Woolworths has decommissioned its in-house technology and shifted to Microsoft Azure as it prepared for Amazon's arrival. The partnership was created to help the grocery giant modernise its back office.
"To cater for the [business'] extensive growth, the team made the decision that rather than continue to host the service internally, we would seek a cloud alternative," Sujeet Rana, Woolworths customer technology general manager, wrote in a statement.
The grocery giant used Azure during the Christmas shopping season and the infrastructure successfully pulled it off. Rana said that Azure's system was able to blend into the background, allowing customers to focus on the shopping experience.
He said that they were confident that the Microsoft cloud technology could handle the daily demands of the giant supermarket. He said that they hoped the cloud would not require them to do direct intervention as they wanted to avoid spending energy keeping the infrastructure running. They wanted to focus on shopping experience.
Rana cited that it was beneficial for the company to use cloud for shopping experience. The Microsoft infrastructure could automatically be scaled up as the number of customers logging on increased. Rana admitted that Azure could provide such feature, which was impossible to happen with the grocery chain's previous in-house infrastructure.
“[Infrastructure is] not the area that provides us with our competitive advantage. By using Microsoft’s Azure infrastructure and tools, more of our teams’ energy and time can be focused on the areas that do – whether they be the application layer, system performance or user experience,” Rana said.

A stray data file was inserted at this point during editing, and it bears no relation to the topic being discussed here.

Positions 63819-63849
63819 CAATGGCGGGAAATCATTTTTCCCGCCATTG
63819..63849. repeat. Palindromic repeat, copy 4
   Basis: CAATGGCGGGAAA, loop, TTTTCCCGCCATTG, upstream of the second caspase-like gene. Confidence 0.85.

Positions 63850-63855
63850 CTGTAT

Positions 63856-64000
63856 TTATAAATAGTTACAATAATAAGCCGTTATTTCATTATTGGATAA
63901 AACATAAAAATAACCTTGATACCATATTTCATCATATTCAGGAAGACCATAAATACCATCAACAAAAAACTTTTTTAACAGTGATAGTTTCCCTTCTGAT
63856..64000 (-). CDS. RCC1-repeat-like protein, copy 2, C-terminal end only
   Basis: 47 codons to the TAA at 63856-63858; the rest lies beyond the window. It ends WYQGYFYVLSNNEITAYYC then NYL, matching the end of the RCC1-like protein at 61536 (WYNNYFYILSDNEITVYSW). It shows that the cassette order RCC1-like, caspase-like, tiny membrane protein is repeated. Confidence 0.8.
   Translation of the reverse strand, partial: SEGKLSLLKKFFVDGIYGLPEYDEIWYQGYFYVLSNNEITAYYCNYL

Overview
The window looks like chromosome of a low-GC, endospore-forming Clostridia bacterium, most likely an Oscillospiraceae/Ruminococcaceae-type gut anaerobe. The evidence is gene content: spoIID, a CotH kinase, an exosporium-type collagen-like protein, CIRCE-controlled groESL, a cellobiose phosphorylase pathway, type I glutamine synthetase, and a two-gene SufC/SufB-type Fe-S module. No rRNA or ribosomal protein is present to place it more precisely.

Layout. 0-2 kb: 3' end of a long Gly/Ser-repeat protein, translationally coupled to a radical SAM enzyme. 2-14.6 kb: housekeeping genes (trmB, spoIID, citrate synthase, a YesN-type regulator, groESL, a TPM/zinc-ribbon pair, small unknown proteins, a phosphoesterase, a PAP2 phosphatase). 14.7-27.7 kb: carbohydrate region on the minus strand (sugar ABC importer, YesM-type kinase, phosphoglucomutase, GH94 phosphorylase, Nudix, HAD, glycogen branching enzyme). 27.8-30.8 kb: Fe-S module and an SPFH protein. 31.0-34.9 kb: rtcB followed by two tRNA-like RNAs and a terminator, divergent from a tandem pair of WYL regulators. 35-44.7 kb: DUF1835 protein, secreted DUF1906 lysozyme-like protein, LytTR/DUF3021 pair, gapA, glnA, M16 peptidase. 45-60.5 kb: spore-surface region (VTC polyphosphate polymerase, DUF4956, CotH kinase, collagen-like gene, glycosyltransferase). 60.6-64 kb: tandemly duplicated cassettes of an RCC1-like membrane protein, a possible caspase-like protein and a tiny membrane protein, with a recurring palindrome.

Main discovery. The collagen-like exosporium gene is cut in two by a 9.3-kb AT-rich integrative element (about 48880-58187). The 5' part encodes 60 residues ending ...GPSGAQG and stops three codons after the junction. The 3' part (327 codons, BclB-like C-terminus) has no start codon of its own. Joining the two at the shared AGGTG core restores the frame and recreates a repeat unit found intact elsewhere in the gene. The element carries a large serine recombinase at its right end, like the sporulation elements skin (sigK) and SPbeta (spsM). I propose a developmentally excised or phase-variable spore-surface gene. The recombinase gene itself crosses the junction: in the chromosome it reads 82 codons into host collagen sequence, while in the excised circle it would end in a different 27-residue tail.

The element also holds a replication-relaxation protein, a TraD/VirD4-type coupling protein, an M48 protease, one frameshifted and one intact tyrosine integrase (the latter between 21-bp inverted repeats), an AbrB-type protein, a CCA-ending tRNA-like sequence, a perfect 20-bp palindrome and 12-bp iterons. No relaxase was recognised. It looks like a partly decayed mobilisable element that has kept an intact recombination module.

Rana said that the grocery giant has started using Azure apps and services. Azure SQL, traffic management, AppInsights, Application Service EnvironmentVMs and Blob were among the apps and services.
“Azure also allows us to take a genuine DevOps approach to innovation so we can do true blue/green deployments thanks to the platforms active/active setup. It lays the foundation for our A/B testing so we can do live comparisons of different service iterations and provides far easier rollback options,” Rana said.
Woolworths' merchandising activities relied on a SAP system. The grocery giant has 500 major applications supporting 25,000 point-of-sale units, 11,000 back-office workstations and 7,000 self-service checkouts. It has 6,500 servers that supported its applications, 3,200 in-store servers and 250 distribution centres' servers.
Amazon planned to enter Australia through its supermarket AmazonFresh. The supermarket would launch fresh food catalogue offering eggs, dairy, meat fruits and vegetables. Customers could also buy beauty products and cleaning supplies. Customers may use buying options via app, in-store kiosk or drive-thru lanes.